Not so cool. Whoever this guy was, he knew too much. He was in the pixie police, so he could probably get them arrested and/or executed anyway. Maybe it was time for a subject change. "So," said Iris. "If you were going on a real vacation, where would you go?"
"I probably wouldn't. Vacations aren't too fun alone," said Ed. "It's just so odd. I can't figure out where they could have gone. I have a heat sensor running in case they're invisible, but I haven't picked up anything."
Trying to change the subject really hadn't worked. This guy was obsessed. Maybe he should go on a real vacation. "You know," said Iris. "Maybe if you spent less time thinking about work, you'd meet someone to go on vacation with."
"Nah," said Ed. "I don't really like people. I like pixies. That's why I thought I'd like to work for Magic Management in the first place. But, I guess I wanted to study the pixies, not kill them . . ." He trailed off wistfully. "Obviously, if pixies use their powers to harm others, something needs to be done about it. And humans don't have the capability to imprison them. God knows they don't have any form of discipline themselves. I read once about a pixie queen, but I've never seen any evidence that she disciplines her subjects.
"So," Ed sighed, "it falls to us to do so. That's why I'm here. Justice." He paused. "They don't have a car. There isn't any public transportation. They could be hitchhiking—" he broke off, and locked eyes with Iris in the rearview mirror.
Oh, Jesus Christ. She knew this was a bad subject. Maybe she should try to change it again. "Maybe," she said, "you could write a book about pixies and sell it for lots of money. Then you wouldn't have to work for Magic Management anymore."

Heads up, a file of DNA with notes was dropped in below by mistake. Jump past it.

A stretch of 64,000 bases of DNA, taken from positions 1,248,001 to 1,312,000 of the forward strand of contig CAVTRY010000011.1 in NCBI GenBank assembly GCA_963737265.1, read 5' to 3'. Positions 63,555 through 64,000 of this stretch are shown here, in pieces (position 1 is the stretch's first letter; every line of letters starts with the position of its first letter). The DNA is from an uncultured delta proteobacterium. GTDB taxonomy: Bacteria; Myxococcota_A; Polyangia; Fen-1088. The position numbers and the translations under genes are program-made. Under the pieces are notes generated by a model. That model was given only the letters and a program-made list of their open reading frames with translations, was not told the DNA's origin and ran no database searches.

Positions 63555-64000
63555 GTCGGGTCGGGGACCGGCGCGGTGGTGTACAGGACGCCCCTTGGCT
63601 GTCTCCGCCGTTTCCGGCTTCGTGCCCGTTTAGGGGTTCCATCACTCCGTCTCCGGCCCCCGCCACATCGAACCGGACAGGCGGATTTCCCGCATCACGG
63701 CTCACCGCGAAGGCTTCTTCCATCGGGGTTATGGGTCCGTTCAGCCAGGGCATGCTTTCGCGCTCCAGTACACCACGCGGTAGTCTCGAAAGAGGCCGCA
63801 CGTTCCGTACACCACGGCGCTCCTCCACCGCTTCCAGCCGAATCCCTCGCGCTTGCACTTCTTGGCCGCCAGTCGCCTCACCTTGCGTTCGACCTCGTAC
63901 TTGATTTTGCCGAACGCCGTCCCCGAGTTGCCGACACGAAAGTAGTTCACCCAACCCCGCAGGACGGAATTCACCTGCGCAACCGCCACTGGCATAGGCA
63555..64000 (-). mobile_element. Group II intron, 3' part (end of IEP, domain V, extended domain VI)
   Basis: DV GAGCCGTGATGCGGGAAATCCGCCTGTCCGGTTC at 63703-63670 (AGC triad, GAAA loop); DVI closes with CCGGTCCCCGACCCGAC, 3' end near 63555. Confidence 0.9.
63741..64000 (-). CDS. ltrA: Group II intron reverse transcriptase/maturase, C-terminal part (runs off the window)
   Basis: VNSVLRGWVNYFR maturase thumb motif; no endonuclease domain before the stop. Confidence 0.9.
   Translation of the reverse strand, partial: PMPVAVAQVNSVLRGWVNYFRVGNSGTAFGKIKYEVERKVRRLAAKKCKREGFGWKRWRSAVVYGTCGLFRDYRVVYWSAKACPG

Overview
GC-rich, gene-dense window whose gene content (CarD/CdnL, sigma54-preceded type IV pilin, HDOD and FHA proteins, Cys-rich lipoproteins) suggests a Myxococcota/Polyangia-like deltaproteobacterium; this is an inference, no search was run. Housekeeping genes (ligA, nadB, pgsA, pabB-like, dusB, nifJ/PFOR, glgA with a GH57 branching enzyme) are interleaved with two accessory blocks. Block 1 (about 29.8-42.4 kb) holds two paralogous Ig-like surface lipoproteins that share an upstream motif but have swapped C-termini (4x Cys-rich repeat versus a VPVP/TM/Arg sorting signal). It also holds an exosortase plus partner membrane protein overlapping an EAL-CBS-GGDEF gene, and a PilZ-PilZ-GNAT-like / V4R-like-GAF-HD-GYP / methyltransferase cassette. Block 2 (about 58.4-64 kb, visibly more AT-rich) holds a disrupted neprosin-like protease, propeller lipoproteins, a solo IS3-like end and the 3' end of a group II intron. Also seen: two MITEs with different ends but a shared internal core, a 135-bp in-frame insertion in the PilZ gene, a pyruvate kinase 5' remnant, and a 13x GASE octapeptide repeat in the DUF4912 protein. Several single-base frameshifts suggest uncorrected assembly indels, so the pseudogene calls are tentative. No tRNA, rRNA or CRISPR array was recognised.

"My heat sensor didn't pick up a third person," said Ed. "Who’s not with you? It's Tanner, isn't it? What'd you do to her? Did you kill her?"
He did know. Sort of.
"We don't know what you're talking about," said Billy.
Iris concentrated on making Ed want to let them out.
Nothing happened. "Ghoul magic?" he said. "Then, you ditched Schmerfeld?"
"Humans can't resist the magic," said Iris, unsure of why Ed wasn't letting them out. Maybe Ed wasn't human.
"I'm not resisting," he said. "I want to let you out of the car badly. I'm simply not acting on my desire. Drop the illusions."
"Don’t do anything he says," said Billy. "He's got nothing on us.
But Iris already had.
"There you are," said Ed. "Looking just like I saw you in the coffee shop."
"Jesus," said Iris. "Is that how you figured it out?"
"Stop it, Iris," said Billy. "Listen, Mr . . . ."
"Mr. Buckingham. My girlfriend Iris and I were shocked to discover my ex-girlfriend Jaq had escaped from prison. When we were erroneously linked with her disappearance, we found ourselves in a very awkward position. We ran. With the pixie police after us, we feared for our lives. But we'd done nothing wrong."